Newbie with Skiver's Guide
sodgers at hotnet.net.au
Wed Dec 15 19:50:56 EST 1999
> this is a bummer to hear. Don't the rights revert to the author
> after a printing or after a certain amount of time? If they do, then
> we should write to dwj directly about Skiver's Guide and Changeover and
> eliminate the middleman. ?
If the law is the same where SKIVERS' GUIDE was pubbed, the way I read it
is this; The rights to the *text* probably reverted to DWJ, but the rights
to *that printed version* of the text probably stayed with the publishers.
The Remainder clause in (some) book contracts states that the author will
be offered the chance to buy some copies of a book at cost price *once it
has been withdrawn from general sale* and can then dispose of the copies as
s/he sees fit. However, sometimes the clause isn't there or the offer isn't
made. I really believe that *once a book is out of print and there are no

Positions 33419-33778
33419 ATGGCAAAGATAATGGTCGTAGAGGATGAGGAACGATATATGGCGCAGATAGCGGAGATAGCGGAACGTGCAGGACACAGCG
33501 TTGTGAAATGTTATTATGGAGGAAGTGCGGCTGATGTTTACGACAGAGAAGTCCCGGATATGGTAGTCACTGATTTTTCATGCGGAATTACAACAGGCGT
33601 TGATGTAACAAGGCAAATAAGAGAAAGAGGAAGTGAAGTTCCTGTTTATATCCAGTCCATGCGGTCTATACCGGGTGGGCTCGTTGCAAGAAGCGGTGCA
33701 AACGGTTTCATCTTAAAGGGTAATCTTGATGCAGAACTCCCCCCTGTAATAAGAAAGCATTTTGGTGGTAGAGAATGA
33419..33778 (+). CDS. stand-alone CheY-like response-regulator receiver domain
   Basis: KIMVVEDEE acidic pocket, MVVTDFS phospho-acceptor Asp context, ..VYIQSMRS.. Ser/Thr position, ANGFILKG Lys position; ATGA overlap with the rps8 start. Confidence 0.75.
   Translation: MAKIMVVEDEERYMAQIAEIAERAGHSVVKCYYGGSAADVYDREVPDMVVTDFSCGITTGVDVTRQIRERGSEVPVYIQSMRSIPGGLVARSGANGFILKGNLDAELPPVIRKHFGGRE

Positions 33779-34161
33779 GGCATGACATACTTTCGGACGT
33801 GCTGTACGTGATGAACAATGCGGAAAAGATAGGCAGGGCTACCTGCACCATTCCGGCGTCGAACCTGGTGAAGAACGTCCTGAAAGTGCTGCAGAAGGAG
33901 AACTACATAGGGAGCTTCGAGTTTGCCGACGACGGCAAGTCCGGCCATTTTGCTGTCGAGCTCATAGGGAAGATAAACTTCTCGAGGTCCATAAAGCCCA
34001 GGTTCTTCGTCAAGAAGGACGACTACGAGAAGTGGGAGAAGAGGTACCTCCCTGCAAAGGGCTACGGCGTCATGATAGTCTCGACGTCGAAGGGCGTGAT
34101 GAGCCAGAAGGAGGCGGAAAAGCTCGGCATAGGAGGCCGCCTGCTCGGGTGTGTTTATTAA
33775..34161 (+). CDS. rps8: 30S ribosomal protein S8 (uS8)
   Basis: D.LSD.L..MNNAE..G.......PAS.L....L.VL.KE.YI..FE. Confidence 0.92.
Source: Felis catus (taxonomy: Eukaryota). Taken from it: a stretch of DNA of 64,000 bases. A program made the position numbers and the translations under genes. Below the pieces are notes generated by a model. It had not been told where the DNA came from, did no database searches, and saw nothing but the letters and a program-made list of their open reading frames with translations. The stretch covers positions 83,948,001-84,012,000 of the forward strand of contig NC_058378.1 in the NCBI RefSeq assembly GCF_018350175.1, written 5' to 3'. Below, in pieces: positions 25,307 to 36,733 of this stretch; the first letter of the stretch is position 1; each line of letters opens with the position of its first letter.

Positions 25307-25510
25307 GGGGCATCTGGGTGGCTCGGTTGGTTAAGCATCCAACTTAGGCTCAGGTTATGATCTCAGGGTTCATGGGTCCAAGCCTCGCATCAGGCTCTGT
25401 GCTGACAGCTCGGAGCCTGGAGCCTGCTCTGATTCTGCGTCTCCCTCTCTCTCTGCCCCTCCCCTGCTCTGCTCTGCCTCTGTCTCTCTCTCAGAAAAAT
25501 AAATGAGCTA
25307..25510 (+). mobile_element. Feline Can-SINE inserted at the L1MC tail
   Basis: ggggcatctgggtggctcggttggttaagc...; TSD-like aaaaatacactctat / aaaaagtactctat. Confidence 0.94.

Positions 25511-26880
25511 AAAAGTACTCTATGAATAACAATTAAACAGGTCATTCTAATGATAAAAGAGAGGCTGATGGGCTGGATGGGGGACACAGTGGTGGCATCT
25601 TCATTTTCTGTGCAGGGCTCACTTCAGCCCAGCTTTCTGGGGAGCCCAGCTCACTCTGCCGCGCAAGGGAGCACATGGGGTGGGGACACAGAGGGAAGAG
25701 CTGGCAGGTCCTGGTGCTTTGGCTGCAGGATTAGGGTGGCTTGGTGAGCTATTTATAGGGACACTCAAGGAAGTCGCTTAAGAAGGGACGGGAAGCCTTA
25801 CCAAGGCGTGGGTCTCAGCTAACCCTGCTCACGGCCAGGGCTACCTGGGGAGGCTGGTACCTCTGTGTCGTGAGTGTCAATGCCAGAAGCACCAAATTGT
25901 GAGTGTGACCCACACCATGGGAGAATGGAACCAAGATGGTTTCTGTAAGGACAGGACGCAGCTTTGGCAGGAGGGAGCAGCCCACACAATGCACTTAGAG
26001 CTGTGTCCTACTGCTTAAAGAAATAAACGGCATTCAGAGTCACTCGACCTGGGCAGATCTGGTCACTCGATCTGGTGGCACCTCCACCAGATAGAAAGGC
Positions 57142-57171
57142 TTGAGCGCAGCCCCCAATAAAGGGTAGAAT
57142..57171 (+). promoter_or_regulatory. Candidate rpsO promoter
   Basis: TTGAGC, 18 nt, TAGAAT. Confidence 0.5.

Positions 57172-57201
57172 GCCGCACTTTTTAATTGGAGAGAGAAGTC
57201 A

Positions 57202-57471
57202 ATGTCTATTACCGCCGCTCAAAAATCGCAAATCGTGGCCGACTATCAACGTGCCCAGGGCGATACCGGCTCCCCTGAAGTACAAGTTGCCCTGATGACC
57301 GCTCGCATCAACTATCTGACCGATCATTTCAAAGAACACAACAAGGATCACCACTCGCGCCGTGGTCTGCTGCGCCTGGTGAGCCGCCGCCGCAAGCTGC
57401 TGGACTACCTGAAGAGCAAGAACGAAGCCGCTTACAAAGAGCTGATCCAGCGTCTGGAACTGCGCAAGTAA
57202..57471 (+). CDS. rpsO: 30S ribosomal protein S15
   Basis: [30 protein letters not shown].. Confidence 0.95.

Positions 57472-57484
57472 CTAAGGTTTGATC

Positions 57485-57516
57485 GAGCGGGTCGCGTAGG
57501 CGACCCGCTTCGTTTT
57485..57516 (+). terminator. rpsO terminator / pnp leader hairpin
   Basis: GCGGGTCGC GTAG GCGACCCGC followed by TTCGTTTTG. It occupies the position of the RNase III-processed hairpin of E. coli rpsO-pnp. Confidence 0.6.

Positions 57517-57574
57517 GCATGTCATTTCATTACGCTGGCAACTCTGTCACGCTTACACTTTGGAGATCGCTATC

plans to reprint*, then "pirating" copies (in that case and that case
only) is no worse than borrowing a copy from the library or from a friend.
I do *not* include books that are "a bit too expensive so why not copy
them" you note!
That's my take on the idea, wearing both my author's and reader's hats
together. You see, if you borrowed a copy of a book from your friend and
read it, then returned it, would you then feel the moral necessity to
compensate the author? Of course not! The only difference here is that
you're borrowing a *copy* of a copy - and that is to save the owner of the
original copy from the vagiaries (sp?) of the postal system and forgetful
Can my partner be a dog?
There was a brief--a very brief--pause, then Niel said; Hello, Victoria,
how kind of you to call. Did you just refer to me as a dog? Thats a
duelling offence in some cultures. Shall we name our weapons?
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